Landscapes in high dimensions are dominated by neutral ridges that span the domain of the landscape. This key understanding about high-dimensional space actually came from the theory of evolutionary dynamics for the evolution of species. In the early days of evolutionary dynamics, there was a serious challenge to understand how genetic mutations could allow such diverse speciation to occur. If the fitness of a species were viewed as a fitness landscape, and if a highly-adapted species were viewed as a mountain peak in this landscape, then genetic mutations would need to drive the population state point into “valleys of death” that would need to be crossed to arrive at a neighboring fitness peak. It would seem that genetic mutations would likely kill off the species in the valleys before they could rise to the next equilibrium.

However, the geometry of high dimensions does not follow this simple low-dimensional intuition. As more dimensions come available, landscapes have more and more ridges of relatively constant height that span the full space (See my recent blog on random walks in 10-dimensions and my short YouTube video). For a species to move from one fitness peak to another fitness peak in a fitness landscape (in ultra-high-dimensional mutation space), all that is needed is for a genetic mutation to step the species off of the fitness peak onto a neutral ridge where many mutations can keep the species on that ridge as it moves ever farther away from the last fitness peak. Eventually, the neutral ridge brings the species near a new fitness peak where it can climb to the top, creating a new stable species. The point is that most genetic mutations are neutral — they do not impact the survivability of an individual. This is known as the neutral network theory of evolution proposed by Motoo Kimura (1924 – 1994) [5]. As these mutation accumulate, the offspring can get genetically far from the progenitor. And when a new fitness peak comes near, many of the previously neutral mutations can come together and become a positive contribution to fitness as the species climbs the new fitness peak.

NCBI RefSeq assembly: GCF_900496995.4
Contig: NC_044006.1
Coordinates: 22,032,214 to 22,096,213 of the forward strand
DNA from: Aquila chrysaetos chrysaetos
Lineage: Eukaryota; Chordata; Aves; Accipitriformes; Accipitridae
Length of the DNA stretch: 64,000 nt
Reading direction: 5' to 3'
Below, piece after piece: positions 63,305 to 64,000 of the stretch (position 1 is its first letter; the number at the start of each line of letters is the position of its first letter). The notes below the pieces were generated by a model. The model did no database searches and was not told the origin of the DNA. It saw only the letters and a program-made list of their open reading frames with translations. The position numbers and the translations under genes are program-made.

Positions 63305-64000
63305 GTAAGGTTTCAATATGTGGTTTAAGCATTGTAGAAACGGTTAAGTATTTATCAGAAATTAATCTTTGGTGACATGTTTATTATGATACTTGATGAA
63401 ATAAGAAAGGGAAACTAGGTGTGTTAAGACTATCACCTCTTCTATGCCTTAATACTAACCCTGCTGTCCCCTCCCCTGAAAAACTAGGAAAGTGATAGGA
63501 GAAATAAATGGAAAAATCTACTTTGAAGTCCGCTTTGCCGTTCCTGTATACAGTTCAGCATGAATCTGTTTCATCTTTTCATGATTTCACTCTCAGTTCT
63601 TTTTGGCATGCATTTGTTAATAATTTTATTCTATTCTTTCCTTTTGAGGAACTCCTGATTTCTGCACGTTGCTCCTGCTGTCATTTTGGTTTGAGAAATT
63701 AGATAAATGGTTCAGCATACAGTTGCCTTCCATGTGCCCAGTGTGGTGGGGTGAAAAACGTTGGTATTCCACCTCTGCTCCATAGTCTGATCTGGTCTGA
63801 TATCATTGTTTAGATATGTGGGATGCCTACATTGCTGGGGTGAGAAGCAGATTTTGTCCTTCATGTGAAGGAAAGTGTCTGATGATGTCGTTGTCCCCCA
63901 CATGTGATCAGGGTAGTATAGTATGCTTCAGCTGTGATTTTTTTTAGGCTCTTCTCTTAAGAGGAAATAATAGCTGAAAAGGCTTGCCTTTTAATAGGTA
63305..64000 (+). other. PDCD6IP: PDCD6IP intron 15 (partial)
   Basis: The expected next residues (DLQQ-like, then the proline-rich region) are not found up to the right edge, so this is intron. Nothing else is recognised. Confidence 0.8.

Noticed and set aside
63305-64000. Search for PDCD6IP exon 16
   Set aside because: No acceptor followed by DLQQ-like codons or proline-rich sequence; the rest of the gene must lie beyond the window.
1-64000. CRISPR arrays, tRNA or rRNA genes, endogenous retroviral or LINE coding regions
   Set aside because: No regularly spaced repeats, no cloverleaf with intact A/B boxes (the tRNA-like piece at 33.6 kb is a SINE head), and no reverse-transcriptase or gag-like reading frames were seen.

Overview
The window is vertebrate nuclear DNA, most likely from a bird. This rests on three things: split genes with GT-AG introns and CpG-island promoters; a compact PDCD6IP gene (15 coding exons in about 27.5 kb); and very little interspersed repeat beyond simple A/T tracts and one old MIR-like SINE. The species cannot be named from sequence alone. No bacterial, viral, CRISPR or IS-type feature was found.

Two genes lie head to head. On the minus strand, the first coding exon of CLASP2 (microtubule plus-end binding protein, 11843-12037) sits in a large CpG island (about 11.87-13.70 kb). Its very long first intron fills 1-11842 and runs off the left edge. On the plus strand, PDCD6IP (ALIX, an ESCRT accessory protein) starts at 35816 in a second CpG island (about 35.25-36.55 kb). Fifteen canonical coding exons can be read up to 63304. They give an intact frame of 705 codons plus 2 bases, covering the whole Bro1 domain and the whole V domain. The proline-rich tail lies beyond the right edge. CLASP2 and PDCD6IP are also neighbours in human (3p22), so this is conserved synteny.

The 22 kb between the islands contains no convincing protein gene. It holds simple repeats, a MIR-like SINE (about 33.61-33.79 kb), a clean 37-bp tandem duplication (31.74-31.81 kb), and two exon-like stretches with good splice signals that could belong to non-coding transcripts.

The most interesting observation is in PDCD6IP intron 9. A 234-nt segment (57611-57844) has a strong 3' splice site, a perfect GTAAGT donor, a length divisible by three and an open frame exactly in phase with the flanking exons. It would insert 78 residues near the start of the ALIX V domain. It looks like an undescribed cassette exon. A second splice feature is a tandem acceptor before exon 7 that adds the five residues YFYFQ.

The neutral network of genetic mutation was a paradigm shift in the field of evolutionary dynamics, and it also taught everyone how different random walks in high-dimensional spaces are from random walks in 3D. But although neutral networks solved the evolution problem, they become a two-edged sword in machine learning. On the positive side, fitness peaks are just like the minima of objective functions, and the ability for partial solutions to perform random walks along neutral ridges in the objective-function space allows optimal solutions to be found across a broad range of the configuration space of the neural weights. However, on the negative side, ridges are loci of unstable equilibrium. Hence there are always multiple directions that a solution state can go to minimize the objective function. Each successive run of a deep-network neural weight optimizer can find equivalent optimal solutions — but they each can be radically different. There is no hope of averaging the weights of an ensemble of networks to arrive at an “average” deep network. The averaging would simply drive all weights to zero. Certainly, the predictions of an ensemble of equivalently trained networks can be averaged—but this does not illuminate what is happening “under the hood” of the machine, which is where our own “understanding” of what the network is doing would come from.

Post-Modern Machine Learning

Post-modernism is admittedly kind of a joke — it works so hard to pull down every aspect of human endeavor that it falls victim to its own methods. The convoluted arguments made by its proponents sound like ultimate slacker talk — circuitous logic circling itself in an endless loop of denial.

But post-modernism does have its merits. It surfs on the moving crest of what passes as modernism, as modernism passes onward to its next phase. The philosophy of post-modernism moves beyond rationality in favor of a subjectivism in which cause and effect are blurred.  For instance, in post-modern semiotic theory, a text or a picture is no longer an objective element of reality, but fragments into multiple semiotic versions, each one different for each different reader or watcher — a spectrum of collaborative efforts between each consumer and the artist. The reader brings with them a unique set of life experiences that interact with the text to create an entirely new experience in each reader’s mind.